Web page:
Pretium Resources Inc. hit back against a firm shorting its stock after the release of a scathing report calling into question its production reporting.
"We stand by all our numbers," Joseph Ovsenek, Pretium President and CEO, told S&P Global Market Intelligence.
Ovsenek, getting off a flight when S&P spoke with him on Sept. 6, had not yet read the report in full but said he had received questions and details about it.
The chief executive rejected core claims made in the report by Viceroy Research.
The firm, shorting the stock, has said Pretium under reported how many tonnes of rock it moved at the Brucejack gold mine in British Columbia. The mine has courted controversy over the years, given the variable nature of gold mineralization in the deposit. It is often extremely high grade. And often not.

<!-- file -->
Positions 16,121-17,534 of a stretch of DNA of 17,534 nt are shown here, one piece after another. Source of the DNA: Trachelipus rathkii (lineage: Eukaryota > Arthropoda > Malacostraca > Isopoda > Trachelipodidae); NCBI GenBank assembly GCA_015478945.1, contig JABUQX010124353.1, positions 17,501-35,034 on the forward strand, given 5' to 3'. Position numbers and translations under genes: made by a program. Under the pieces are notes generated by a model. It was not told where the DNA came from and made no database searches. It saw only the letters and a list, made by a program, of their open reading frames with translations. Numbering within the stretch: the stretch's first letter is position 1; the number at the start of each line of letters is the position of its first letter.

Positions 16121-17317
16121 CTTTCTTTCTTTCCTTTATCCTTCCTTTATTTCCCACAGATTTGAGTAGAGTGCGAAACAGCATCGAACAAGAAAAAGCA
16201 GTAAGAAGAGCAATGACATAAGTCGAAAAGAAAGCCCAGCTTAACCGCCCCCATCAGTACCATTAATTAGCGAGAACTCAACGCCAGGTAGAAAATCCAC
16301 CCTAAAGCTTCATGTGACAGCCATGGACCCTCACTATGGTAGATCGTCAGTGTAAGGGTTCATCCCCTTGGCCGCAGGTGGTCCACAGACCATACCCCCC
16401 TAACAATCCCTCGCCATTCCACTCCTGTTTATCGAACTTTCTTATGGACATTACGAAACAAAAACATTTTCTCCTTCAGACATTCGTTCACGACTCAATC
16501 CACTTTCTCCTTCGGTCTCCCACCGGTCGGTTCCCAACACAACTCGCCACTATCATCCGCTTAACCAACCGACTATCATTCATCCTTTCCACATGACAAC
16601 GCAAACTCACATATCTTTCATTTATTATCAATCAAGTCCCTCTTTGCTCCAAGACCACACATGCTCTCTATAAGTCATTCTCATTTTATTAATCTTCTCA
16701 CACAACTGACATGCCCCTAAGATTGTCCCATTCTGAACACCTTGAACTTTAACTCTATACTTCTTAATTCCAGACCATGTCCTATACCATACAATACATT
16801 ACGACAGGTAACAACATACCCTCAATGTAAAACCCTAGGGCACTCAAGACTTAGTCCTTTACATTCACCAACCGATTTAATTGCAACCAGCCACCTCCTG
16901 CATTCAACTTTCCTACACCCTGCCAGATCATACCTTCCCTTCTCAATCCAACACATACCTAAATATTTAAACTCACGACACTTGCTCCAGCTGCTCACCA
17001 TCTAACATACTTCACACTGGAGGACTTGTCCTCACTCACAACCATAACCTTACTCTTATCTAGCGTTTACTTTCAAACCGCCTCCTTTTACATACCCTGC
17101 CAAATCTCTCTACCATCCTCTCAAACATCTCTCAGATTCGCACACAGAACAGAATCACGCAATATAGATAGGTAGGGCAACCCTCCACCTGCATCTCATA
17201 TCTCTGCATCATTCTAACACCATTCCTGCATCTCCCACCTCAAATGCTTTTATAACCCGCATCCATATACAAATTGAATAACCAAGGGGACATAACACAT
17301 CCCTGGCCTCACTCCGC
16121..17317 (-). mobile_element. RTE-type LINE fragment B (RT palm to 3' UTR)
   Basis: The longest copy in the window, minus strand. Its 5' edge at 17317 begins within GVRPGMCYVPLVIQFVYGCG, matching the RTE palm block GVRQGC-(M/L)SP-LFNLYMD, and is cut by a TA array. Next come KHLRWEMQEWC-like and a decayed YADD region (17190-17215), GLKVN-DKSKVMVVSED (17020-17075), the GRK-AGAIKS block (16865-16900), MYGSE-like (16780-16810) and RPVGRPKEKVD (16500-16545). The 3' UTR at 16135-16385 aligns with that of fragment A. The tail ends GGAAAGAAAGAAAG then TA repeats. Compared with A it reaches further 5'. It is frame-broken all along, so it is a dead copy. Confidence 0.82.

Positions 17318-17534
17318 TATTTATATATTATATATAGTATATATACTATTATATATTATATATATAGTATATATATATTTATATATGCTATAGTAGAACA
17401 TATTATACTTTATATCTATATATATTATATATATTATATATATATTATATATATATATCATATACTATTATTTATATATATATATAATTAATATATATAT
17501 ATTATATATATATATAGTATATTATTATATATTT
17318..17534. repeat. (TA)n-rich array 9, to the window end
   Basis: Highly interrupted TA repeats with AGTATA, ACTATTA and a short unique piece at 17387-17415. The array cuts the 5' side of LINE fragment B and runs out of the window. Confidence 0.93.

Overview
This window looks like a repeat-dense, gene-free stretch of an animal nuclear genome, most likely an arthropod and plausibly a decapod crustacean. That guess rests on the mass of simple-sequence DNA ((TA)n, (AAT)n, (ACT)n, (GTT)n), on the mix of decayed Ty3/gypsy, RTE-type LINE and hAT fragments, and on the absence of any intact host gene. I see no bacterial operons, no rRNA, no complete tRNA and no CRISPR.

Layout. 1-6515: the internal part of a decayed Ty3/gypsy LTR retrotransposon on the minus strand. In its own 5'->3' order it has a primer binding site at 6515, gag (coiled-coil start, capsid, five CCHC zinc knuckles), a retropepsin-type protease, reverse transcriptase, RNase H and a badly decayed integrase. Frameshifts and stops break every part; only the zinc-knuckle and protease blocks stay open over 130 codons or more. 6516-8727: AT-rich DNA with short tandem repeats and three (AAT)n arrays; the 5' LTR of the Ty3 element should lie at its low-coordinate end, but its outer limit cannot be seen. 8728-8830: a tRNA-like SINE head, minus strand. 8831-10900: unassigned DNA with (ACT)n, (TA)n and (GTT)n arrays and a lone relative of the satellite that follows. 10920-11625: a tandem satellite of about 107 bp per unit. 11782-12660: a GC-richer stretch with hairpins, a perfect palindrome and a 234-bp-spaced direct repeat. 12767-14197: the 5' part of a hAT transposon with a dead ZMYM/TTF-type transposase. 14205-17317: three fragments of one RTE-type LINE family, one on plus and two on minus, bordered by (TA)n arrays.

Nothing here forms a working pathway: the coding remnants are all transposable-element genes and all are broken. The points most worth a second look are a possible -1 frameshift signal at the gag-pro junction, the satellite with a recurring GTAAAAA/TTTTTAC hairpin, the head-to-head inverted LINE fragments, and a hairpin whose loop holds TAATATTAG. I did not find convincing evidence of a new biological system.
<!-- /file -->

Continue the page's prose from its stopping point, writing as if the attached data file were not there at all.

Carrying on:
The short report by Viceroy rehashes Pretium's push to validate its grade and tonnage assumptions, which is made extremely difficult by the deposit's variability. That variability has led to a divide among some deposit modelers over views of the strength of Pretium resources and reserves, and mining plans.
To a degree, Pretium has put those concerns to rest, mining grades during the ramp-up of the mine which are close to expectations.
But Viceroy, which stands to benefit from declines in Pretium's share price, alleged in a 47-page report that the numbers are inflated. It said Pretium moved "undisclosed tonnage" of rock at the mine that, in its view, renders the mine "uneconomic" and Pretium stock "worthless."
Ovsenek rejected Viceroy's core allegation that Pretium underreports the movement of rock, saying it accurately reports tonnage mined on a monthly basis in quarterly reports.
"That's all I can say at this point, until I read the report," Ovsenek said.